Introduction: Treatment omissions are very important to value the quality of pharmacological therapy. In fact, suboptimal prescribing has been defined as overuse (polypharmacy), inappropriate prescribing (drug whose risks are greater than the benefits in older adults) and underuse of indicated medications. This omission of drug therapy may be linked to certain health outcomes in older patients, such as, for instance, the greater risk of cardiovascular events and mortality
Material and methods: A cross-sectional study was performed. The study population comprised 407 community-dwelling residents over the age of 65 on Lanzarote (Canary Islands, Spain), where there are 15 primary healthcare centres. Data recorded included socio-demographic characteristics, clinical status, functional and cognitive assessment, and complete information about drugs intake. Potential prescribing omissions (PPO) were evaluated according to Screening Tool to Alert doctors to Right Treatment (START).
Results: A total of 1844 medications were prescribed to the patients included in our study (median number per patient: 4.5 drugs; range: 0-14: polypharmacy prevalence: 45%). Omeprazole was the most frequently used drug followed by aspirin, furosemide and enalapril. START identified PPO in 170 (41.8%) subjects. Sixteen of the 22 START criteria (72.7%) were used to identify these PPO. The endocrine system accounted for over half the omissions (51.8%), followed by the cardiovascular system (26.7%), where the main omission was anticoagulants in the presence of chronic atrial fibrillation. Multiple logistic regression analysis revealed that the risk of PPO increased by 60% for every additional point in the Charlson Comorbidity Index (OR 1.60, 95% CI 1.35-1.91). Increasing numbers of medications also independently predicted the odds of at least one PPO according to START criteria (OR 2.19, 95% CI 1.36-3.55).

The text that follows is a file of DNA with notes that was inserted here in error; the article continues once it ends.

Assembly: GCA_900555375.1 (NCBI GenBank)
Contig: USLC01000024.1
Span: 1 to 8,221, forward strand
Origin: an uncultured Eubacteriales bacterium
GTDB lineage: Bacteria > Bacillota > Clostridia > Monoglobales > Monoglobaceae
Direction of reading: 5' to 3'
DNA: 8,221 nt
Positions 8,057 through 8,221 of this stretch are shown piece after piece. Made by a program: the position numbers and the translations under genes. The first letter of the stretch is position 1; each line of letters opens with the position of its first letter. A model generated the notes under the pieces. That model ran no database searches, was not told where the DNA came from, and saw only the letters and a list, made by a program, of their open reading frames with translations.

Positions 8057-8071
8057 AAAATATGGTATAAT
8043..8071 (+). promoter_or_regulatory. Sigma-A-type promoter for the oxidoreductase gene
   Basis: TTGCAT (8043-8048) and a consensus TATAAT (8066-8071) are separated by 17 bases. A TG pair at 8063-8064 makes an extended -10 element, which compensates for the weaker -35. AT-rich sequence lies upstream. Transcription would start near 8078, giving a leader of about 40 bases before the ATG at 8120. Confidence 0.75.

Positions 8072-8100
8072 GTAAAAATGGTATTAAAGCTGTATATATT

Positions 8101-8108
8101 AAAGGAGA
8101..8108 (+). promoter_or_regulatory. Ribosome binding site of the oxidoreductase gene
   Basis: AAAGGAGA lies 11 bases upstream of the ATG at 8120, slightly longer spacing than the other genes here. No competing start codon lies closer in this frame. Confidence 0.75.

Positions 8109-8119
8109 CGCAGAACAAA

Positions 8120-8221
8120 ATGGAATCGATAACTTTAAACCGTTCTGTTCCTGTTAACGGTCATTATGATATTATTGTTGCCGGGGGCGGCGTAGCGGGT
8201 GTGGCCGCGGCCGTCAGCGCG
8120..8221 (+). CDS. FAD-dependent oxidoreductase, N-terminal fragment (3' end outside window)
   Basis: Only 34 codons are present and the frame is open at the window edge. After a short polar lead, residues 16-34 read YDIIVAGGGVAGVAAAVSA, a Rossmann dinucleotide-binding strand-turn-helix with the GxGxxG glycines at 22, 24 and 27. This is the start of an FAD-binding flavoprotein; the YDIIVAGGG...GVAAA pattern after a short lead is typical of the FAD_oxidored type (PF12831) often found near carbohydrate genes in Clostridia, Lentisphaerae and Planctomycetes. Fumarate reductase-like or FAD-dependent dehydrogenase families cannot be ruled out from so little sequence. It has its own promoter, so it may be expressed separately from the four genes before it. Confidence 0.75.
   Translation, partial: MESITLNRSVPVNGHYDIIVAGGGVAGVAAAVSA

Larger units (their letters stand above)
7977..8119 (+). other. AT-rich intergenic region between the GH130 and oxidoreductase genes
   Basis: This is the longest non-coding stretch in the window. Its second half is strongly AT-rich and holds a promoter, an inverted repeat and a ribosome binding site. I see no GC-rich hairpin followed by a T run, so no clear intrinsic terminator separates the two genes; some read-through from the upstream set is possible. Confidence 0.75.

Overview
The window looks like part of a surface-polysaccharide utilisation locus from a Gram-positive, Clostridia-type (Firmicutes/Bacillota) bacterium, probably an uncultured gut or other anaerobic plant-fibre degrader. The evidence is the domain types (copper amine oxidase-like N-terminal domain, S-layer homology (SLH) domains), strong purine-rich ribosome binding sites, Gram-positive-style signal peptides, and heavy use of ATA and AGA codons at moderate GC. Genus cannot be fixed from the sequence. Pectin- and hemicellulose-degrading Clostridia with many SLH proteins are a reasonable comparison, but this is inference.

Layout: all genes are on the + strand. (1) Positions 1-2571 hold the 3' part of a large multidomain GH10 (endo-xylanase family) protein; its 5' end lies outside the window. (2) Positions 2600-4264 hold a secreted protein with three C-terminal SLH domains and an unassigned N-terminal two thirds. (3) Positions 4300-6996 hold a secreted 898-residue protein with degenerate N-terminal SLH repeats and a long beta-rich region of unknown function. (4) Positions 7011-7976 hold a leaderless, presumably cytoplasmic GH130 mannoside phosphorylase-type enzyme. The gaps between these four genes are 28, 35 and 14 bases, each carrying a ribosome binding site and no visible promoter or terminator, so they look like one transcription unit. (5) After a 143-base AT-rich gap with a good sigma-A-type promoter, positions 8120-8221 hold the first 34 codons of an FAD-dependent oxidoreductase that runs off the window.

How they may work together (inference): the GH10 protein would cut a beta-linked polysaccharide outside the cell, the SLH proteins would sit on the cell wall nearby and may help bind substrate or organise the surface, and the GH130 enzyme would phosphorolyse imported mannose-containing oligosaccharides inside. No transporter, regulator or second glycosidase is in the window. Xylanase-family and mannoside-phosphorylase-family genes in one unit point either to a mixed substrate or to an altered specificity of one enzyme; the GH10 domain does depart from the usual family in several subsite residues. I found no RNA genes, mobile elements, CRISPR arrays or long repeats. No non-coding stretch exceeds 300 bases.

Conclusions: Our findings show high rates of polypharmacy and PPO, as well as a clear relationship between these two concepts.